Beginning Reader What icky creature looks the same from both ends? The worm, of course! He lives underground with his family, eats his homework and does his best to annoy his sister — documenting it all in a diary. Simple illustrations are the ideal complement to the understated humor though nonetheless laugh-out-loud tone of the text.
Tweet 2K Shares This reading unit of study focuses on reading mysteries in the classroom. We believe that the best way to teach the genre of mystery in intermediate classrooms is to read aloud one or two shorter mystery novels and discuss the various story elements as they unfold in the novel.
To that end, we have provided a few ideas for introductory lessons to give students some knowledge and background, but then we have also provided several graphic organizers that you would model where appropriate throughout your reading of the mystery novel s aloud to students.
You can find the complete collection of reading mysteries resources described below by clicking on the bold, red link at the bottom of this page. Or perhaps start book clubs, with the expectation that the groups will share the book in some way with the rest of the class when they are finished reading it.
You can use the resources provided in so many ways.
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Though mystery may not be the favorite of all your students, we want them to have some exposure to this genre so that gather knowledge about it, and if nothing else, perhaps at least gain an appreciation for it.
Make footprints leading from the hallway into your classroom and straight up to the scene. These might be the footprints of your principal or could even be the footprints of an animal such as a dog, a duck or a horse.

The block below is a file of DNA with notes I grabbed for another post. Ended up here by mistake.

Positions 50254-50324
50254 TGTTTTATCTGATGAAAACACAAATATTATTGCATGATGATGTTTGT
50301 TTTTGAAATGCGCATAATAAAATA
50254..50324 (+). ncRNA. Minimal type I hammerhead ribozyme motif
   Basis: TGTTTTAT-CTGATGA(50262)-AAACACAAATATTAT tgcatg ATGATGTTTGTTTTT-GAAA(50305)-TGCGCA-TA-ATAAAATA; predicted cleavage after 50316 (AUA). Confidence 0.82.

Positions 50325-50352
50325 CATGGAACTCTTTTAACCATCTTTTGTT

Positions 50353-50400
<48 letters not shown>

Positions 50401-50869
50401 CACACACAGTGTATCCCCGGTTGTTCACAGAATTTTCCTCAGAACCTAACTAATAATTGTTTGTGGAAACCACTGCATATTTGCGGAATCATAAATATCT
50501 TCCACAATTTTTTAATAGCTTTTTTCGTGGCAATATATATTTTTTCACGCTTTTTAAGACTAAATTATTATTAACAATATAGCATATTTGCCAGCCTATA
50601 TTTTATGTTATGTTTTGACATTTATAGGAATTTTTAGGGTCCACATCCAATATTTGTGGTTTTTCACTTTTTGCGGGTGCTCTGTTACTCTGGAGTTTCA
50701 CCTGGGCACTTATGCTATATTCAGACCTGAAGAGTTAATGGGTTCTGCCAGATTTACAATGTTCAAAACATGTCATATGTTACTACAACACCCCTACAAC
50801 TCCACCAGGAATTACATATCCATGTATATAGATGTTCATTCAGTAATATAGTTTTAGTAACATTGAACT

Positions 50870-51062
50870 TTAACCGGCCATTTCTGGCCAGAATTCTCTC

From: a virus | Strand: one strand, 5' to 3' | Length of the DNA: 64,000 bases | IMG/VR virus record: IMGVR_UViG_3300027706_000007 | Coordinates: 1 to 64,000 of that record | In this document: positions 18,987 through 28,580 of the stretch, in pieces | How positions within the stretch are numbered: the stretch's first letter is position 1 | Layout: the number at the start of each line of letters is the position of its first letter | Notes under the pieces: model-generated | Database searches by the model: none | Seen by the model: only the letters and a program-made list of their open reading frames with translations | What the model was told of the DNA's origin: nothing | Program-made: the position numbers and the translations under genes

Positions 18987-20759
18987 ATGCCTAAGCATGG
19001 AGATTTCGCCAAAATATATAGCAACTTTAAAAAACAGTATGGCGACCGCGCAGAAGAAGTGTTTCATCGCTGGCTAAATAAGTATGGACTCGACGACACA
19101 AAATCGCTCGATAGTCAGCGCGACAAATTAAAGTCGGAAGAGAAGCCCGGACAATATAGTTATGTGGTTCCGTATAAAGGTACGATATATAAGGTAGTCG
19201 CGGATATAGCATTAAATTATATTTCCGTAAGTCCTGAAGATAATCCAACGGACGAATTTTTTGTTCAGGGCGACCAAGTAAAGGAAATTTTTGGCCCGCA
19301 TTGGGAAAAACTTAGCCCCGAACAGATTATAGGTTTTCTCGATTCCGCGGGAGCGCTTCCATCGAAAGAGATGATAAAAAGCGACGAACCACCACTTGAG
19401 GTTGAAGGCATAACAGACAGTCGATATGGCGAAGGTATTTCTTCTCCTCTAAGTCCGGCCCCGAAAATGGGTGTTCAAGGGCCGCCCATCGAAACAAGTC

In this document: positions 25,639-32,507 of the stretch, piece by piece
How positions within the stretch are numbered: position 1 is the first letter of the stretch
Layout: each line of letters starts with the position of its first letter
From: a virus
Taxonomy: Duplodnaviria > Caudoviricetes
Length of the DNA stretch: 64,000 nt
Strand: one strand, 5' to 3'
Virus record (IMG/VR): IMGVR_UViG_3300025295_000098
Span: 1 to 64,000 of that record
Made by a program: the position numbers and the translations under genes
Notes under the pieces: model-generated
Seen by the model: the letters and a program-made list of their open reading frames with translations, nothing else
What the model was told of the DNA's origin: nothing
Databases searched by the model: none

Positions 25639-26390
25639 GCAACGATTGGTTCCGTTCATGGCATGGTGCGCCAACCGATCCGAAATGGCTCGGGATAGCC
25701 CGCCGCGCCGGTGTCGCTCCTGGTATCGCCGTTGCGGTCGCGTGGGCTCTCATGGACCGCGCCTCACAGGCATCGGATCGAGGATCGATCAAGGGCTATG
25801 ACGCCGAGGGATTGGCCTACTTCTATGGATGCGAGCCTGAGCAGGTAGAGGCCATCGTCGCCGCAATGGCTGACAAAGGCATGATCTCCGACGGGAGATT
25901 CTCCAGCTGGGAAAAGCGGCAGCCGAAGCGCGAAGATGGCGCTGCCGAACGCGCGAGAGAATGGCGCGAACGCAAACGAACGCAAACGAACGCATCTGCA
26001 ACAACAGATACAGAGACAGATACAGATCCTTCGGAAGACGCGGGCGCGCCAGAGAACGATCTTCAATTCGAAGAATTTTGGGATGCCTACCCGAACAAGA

Remove something fairly prominent from your classroom — a picture from the wall, a favorite book that was on display or something else. Perhaps you could make up a reason for an animal to steal the picture or other item for a specific reason. You might even want to cut out letters from a magazine and create your own ransom letter!!
Whatever scenario you come up with — think about providing the clues footprints, item stolen, etc so that students might be able to identify a possible suspect or two. We happen to think a Scooby Doo episode would serve really well for this lesson!!
Who remembers the Mystery Machine??! You can also find Scooby Doo books to use. The elements of mystery are very apparent in these stories, which is why it is helpful to use them to teach mystery elements.
We have provided some Amazon links below. Gather students and show them the video without much introduction.
Once the video is over, ask students what genre they think the movie would fall into. Record their answers on a piece of chart paper.
Pass out the definition page to students and discuss the meanings of each of these terms. This will give them the modeling they need to complete this organizer later in the unit. To reinforce this lesson, we have also created word and definition cards that you might want to use as a center for reinforcement of the terms the students learned.
They could simply match the words with the appropriate definitions or play a quick game of match.Printable Graphic Organizers - Story Webs, Writing Hamburger, Venn Diagrams, Story Maps, Concept Maps, T-charts, and More!
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Oct 02, · Writing is an art form created by past experiences, future hopes, fantasies, and limitless imagination. It brings feelings, knowledge, adventure, mystery, and foreign times and places to life. Who said writing assignments have to be boring? How about splashing some FUN into your lessons right away with this addition to the Making Learning Fun Series- Ways to Make Writing FUN!
Produce a display of books for college students that report towards the theme of mysteries—works of fiction, but additionally books about strange phenomena like Big Feet, Atlantis, the Bermuda Triangular, Roanoke, UFOs, Stonehenge, Easter time Island, etc.
The top of the graphic organizer has a checklist of the criteria of a mystery. The students are to check the criteria after filling in the graphic organizer. Assess students' stories using the Mystery Writing Rubric.